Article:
– widens the choices available to users for communicating and transacting with government by providing additional channels;
– is based on an inclusive and non-discriminatory approach;
– involves users in strategic choices and respects their needs and priorities;
– ensures transparency and sustainability;
– promotes a coherent and coordinated approach between the different spheres and tiers of government;
– provides a framework for partnership between the public authorities, the private sector and other organisations of civil society;
– maintains and enhances citizens’ confidence in democratic processes, public authorities and public services, including through protecting personal data;
– includes solid risk-assessment and risk-management measures;
– enables and improves access to appropriate ICT infrastructure and services that are simple and fast to use;
– ensures system availability, security, integrity and interoperability;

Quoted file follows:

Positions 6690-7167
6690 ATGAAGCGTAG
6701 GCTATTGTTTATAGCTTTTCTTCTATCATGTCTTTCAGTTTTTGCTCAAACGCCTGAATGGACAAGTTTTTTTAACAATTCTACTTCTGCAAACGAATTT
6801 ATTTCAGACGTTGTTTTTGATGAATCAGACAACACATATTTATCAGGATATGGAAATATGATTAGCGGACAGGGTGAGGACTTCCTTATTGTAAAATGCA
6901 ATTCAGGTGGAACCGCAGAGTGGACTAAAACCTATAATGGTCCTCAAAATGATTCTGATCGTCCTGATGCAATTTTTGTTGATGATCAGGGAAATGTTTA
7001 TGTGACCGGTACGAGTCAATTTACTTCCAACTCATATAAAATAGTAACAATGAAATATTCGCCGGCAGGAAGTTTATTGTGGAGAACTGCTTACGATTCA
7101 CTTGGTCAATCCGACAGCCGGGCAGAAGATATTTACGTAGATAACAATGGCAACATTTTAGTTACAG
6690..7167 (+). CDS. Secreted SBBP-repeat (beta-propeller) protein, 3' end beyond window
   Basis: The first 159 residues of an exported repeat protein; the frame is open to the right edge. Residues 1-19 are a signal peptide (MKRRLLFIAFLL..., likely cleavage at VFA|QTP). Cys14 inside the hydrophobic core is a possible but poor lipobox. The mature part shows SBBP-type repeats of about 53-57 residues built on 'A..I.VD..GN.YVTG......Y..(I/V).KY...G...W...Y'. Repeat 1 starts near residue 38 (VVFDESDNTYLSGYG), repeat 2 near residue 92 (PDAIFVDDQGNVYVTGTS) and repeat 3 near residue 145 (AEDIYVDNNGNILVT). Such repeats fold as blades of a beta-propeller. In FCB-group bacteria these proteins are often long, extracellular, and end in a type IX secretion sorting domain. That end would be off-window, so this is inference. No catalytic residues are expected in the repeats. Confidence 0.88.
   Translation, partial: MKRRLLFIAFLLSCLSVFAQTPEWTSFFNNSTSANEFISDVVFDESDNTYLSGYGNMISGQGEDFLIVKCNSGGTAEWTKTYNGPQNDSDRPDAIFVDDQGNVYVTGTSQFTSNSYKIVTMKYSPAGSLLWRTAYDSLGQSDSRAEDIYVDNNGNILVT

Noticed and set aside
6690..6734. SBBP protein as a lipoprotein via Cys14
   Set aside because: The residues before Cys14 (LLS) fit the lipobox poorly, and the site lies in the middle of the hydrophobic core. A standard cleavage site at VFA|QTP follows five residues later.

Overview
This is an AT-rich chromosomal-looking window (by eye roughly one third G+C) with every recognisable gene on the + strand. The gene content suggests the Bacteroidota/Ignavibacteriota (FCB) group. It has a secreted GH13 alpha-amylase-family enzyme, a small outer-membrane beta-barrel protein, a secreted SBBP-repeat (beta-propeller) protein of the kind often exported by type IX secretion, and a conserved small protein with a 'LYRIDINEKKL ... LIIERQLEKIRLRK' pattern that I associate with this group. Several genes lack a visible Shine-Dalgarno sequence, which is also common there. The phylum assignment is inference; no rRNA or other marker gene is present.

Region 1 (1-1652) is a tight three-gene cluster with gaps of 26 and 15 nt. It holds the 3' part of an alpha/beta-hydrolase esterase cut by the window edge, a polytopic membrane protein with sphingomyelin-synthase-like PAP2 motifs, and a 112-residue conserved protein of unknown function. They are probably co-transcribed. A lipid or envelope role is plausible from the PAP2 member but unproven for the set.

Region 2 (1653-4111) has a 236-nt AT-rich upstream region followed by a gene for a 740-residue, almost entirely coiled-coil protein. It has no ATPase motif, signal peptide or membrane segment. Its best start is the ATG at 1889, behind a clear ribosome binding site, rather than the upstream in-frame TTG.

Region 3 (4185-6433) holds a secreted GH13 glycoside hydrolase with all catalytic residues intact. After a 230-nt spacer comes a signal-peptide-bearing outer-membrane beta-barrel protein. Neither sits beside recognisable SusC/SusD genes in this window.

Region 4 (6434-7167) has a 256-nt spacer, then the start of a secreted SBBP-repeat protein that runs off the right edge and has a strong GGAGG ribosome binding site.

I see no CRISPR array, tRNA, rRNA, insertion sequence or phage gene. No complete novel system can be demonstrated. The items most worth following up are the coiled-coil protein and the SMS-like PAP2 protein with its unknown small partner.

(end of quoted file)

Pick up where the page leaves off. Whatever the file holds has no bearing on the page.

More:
– provides for an ICT policy based on technology neutrality, open standards and on the assessment of possibilities offered by different software models, including open source models;
– contains provisions for broad-based education and training as well as appropriate public information measures;
– takes into account relevant international developments;
– incorporates mechanisms for ongoing evaluation and evolution.
4. Seek to apply the principles in this Recommendation to other organisations involved in the delivery of public services.
Tasks the Secretariat to include, where appropriate, e-governance aspects into, inter alia, the Council of Europe’s democracy projects and into the work of its field offices.
Decides to reconsider the issue of e-governance two years after the adoption of this Recommendation.
Appendix to Recommendation Rec(2004)15